Only a few days ago Le Thi Tuyet Mai set herself on fire outside Ho Chi Minh City’s reunification palace.
Only a few days ago Le Thi Tuyet Mai set herself on fire outside Ho Chi Minh City’s reunification palace. The burning woman stopped traffic in the city as the police frantically tried to douse the flames.
Before her Self-immolation the sixty-seven year old Buddhist woman surrounded herself with handmade banners denouncing Chinese actions in the South China sea, specifically the illegal oil exploration by Chinese vessels within what she regards to be Vietnamese territorial waters.
The billion dollar rig operated by the China National Offshore Oil Company is engaged in drilling off the Parcel islands. The islands have been administered by the People’s Republic of China since 1974 after they were captured from South Vietnam following a minor sea battle although both Vietnam and Taiwan claim the islands.
Mai’s anger is shared by the Vietnamese people, aggressive nationalist propaganda propagated by state owned media outlets have sparked large scale unrest and anger targeted at ethnic Chinese.
Earlier in the month riots in the Vietnamese capital Hanoi claimed the lives of around twenty Chinese residents and forced the Chinese navy to evacuate over three thousand Chinese from the city.
Long Running Tensions
But these incidents are just the latest incarnation of the longstanding tensions between China and Vietnam. The dispute dates back to the early 1800s where Qing dynasty China and Vietnam both claimed the majority of the islands in the South China Sea and since then both China and Vietnam stand by their claims. Over time the islands changed hands with Vietnam ending up controlling the majority of them.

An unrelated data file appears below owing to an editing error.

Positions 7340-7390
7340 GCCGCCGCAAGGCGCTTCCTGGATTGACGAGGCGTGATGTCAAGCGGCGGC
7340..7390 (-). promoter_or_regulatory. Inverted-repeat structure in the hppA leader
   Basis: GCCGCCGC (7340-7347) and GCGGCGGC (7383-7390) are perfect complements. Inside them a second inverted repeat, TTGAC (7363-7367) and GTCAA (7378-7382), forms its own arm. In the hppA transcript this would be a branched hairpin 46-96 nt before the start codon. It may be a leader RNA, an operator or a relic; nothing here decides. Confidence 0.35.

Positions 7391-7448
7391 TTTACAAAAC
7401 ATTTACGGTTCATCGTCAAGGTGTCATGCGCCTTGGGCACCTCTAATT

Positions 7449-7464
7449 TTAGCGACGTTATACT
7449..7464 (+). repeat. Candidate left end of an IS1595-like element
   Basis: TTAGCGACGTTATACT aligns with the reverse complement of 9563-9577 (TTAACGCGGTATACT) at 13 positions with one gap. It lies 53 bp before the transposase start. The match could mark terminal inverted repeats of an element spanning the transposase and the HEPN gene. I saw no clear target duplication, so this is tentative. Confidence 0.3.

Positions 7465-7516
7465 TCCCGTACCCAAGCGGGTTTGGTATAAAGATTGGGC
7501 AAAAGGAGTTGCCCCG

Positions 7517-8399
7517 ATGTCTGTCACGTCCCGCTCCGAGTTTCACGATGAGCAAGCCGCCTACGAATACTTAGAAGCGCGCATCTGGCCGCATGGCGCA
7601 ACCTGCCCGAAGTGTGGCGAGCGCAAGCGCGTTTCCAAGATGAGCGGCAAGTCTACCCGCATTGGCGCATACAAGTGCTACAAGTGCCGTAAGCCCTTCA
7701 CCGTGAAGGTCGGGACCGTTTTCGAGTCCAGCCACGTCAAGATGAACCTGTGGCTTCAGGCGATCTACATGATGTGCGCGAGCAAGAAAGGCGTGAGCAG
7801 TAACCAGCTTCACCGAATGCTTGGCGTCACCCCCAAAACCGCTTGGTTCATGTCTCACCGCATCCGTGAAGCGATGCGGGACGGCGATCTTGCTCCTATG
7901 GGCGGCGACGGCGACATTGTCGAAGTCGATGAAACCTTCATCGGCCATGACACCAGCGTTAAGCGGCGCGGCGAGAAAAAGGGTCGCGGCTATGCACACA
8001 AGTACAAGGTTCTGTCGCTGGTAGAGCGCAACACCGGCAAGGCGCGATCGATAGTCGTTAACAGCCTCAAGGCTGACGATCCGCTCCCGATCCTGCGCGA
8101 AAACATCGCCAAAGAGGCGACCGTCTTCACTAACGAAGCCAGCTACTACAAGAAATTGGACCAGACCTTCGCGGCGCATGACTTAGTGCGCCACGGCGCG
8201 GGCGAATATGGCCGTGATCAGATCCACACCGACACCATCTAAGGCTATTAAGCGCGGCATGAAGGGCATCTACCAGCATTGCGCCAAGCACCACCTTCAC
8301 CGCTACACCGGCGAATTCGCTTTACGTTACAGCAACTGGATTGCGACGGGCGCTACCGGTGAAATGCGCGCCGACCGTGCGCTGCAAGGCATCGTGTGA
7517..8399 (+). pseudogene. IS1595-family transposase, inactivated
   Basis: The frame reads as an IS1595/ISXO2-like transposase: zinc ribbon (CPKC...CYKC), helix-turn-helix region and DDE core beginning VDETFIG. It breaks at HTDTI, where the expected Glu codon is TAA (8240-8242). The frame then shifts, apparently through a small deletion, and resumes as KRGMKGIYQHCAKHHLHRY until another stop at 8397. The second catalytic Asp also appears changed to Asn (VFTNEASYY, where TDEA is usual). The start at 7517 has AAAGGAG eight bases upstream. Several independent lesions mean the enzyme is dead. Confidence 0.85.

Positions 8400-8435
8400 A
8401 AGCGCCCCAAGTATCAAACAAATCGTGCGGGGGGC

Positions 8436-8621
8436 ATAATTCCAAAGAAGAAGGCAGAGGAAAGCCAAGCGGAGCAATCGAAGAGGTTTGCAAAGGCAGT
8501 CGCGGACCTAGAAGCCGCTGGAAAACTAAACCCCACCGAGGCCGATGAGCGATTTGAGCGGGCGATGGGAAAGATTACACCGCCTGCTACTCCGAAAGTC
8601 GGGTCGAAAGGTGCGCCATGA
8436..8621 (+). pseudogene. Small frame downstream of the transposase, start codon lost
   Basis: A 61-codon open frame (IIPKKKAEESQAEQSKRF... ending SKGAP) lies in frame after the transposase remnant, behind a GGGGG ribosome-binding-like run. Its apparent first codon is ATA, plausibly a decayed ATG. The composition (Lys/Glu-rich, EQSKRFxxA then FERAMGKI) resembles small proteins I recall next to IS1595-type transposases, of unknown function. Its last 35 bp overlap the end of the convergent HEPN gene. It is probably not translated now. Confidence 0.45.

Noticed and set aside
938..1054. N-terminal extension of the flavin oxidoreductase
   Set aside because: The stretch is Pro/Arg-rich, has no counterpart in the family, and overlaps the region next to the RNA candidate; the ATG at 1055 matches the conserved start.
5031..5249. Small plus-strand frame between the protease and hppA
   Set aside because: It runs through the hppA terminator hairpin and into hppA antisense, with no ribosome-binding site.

The islands where the drilling is taking place – the Parcel Islands – were seized by China in the dying days of South Vietnam as Hanoi’s forces followed the Ho Chi Minh trail to take back Saigon.
However this only became an issue at the time of the Sino-Soviet split. Vietnam was before the split part of “World Communism” under Soviet leadership but with the cooperation of Beijing. Thus since the islands were under the control of a close allies both Beijiing and Hanoi were not concerned about them, secure in the knowledge that they would not be used against them.
During the split between the Soviet Union and China the Vietnamese took the side of the Russians, leaving parts of what China and Vietnam consider to be their own territory under each other’s control and liable to be used against them.
Vietnam’s continued allegiance to Moscow and actions it took against the Chinese backed Khmer Rouge angered Beijing. Such actions and Vietnam’s proximity to China acted to contain Mao’s ambitions to lead the Communist world in South East Asia.
Tensions led to the Sino-Vietnamese war in 1979 where a large but ill equipped and badly led Chinese army was humiliated by Vietnamese local militias and failed to penetrate far into the country.
Border clashes continued until the 90s but the status quo has prevailed on the land.
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